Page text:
So far, 120 members of Congress have signed a petition asking president-elect Donald Trump to drop Steve Bannon from his administration. Trump announced on Monday that Bannon would be appointed to serve as his chief strategist and senior counsel. Bannon, the former head of Breitbart News, has drawn sharp criticism for his ties to the alt-right movement, which many see as alarmingly close to the white supremacist movement. The letter, which continues to receive more signatures at the time of writing, states: "Unfortunately, your appointment of Stephen Bannon, whose ties to the White Nationalist movement have been well-documented, directly undermine your ability to unite the country."
Bannon has been working with the Trump campaign since August, when he was brought in as campaign CEO. Prior to officially joining the Trump campaign, Bannon was already showing support for him, with Breitbart appearing to many to be rather unabashedly pro-Trump. Breitbart, by Bannon's own admission, has a reputation of being a "platform for the alt-right," a movement that appears to have some white supremacist elements. Bannon told Mother Jones:
Look, are there some people that are white nationalists that are attracted to some of the philosophies of the alt-right? Maybe. Are there some people that are anti-Semitic that are attracted? Maybe. Right? Maybe some people are attracted to the alt-right that are homophobes, right? But that's just like, there are certain elements of the progressive left and the hard left that attract certain elements.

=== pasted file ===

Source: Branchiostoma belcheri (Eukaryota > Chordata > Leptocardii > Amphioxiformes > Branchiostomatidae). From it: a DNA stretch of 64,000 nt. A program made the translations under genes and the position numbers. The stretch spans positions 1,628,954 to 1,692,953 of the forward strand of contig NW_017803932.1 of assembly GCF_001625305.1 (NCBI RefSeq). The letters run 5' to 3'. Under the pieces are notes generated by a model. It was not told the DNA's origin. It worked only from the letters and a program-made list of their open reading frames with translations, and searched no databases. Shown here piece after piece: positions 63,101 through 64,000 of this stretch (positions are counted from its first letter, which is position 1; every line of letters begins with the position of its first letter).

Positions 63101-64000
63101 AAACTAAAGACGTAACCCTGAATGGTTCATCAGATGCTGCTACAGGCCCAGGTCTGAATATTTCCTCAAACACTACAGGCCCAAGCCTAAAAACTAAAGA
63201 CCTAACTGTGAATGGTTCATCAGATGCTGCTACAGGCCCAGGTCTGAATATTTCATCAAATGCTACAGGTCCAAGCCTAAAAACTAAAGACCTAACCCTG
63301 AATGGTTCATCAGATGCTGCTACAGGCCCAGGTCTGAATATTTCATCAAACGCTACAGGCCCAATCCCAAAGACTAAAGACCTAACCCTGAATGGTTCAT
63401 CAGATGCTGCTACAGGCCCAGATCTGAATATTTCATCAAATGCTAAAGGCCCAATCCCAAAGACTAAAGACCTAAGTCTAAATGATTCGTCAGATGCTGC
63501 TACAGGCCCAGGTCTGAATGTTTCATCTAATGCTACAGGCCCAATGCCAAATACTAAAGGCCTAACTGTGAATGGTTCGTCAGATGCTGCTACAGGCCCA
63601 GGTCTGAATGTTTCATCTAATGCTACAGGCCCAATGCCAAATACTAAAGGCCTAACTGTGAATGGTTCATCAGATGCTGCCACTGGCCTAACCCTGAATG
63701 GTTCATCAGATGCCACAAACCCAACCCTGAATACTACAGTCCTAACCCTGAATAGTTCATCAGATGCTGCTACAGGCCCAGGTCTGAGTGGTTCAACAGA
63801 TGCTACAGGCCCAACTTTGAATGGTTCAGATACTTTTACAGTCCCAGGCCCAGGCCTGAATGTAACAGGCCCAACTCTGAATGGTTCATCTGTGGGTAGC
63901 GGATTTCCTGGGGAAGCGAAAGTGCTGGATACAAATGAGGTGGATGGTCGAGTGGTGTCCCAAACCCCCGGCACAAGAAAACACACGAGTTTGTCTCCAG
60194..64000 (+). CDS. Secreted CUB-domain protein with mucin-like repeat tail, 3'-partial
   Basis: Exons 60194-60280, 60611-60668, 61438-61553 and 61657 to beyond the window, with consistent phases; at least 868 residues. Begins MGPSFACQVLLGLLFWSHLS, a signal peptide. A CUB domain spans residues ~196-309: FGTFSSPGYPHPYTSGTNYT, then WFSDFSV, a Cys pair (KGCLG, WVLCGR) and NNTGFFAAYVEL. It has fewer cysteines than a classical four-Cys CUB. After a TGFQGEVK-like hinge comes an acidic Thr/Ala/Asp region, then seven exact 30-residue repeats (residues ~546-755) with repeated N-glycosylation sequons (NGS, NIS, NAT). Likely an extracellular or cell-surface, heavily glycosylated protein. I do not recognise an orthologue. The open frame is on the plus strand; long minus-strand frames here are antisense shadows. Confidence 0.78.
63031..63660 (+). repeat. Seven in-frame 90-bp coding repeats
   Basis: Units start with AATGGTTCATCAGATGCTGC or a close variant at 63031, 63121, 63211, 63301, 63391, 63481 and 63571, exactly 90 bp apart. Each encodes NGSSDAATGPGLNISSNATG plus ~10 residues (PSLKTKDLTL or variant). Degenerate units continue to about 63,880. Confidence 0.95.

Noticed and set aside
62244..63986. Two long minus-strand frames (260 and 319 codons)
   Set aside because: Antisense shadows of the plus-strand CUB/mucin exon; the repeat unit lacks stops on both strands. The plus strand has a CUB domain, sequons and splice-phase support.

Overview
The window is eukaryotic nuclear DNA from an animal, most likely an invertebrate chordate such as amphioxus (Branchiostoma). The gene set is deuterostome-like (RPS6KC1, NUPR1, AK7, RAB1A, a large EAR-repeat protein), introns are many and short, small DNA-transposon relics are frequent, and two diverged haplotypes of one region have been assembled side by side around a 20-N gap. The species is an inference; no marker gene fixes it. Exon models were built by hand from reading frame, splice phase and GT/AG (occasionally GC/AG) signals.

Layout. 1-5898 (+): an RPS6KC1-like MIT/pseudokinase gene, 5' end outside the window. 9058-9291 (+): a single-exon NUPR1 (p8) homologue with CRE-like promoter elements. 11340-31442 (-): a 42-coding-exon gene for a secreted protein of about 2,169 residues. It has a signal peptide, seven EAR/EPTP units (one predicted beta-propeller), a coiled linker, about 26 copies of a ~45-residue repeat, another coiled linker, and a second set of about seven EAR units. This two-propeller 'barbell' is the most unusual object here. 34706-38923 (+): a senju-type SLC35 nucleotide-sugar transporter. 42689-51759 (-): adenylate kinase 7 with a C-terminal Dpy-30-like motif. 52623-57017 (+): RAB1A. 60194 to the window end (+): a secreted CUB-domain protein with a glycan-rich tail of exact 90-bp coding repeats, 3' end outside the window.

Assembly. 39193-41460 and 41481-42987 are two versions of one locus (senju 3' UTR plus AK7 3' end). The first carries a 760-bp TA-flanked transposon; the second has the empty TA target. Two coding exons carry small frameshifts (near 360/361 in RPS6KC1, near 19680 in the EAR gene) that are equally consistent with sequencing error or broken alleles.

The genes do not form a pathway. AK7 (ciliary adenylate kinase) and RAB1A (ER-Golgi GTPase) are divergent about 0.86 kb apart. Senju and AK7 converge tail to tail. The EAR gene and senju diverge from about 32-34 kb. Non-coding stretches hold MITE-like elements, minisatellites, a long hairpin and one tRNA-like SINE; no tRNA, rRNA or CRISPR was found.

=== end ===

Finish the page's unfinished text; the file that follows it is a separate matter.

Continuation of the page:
The letter from Congress speaks to Bannon's time at Breitbart and his not-so-secret controversial views as why he should be disqualified from serving in the Trump administration.
The letter also points to who has applauded the appointment, and who has condemned it. Those in favor of Bannon's position have been David Duke, a former KKK leader; the chairman of the American Nazi Party; and other leading white nationalists. In contrast, civil rights groups like the Anti-Defamation League and the Southern Poverty Law Center have opposed the appointment. The letter argues that looking at who is in favor of Bannon's role and who is not is an indicator of what kind of message this sends to the American people:
Since the election there have been a number of incidents across the country in which minorities, including Muslim-Americans, African-Americans, Hispanic-Americans and Jewish-Americans have been the targets of violence, harassment and intimidation. Mr. Bannon's appointment sends the wrong message to people who have engaged in those types of activities, indicating that they will not only be tolerated, but endorsed by your administration. Millions of Americans have expressed fear and concern about how they will be treated by the Trump administration, and your appointment of Mr. Bannon only exacerbates and validates their concerns.
It is unclear at this time which Congress members have signed the letter, but it seems to have been written and circulated by Rep. David Cicilline, a Democrat from Rhode Island. Other representatives have shared their support of the letter on Twitter, like Rep. Jackie Speier (D-Calif.), Rep. Peter DeFazio (D-Ore.), Rep. Stephen Lynch (D-Mass.), Rep. Bobby Scott (D-Va.), and Rep. Don Beyer (D-Va.).
Such widespread condemnation of Brannon should elicit a response from Trump, but it stands to be seen whether he will buckle under the pressure of Congress.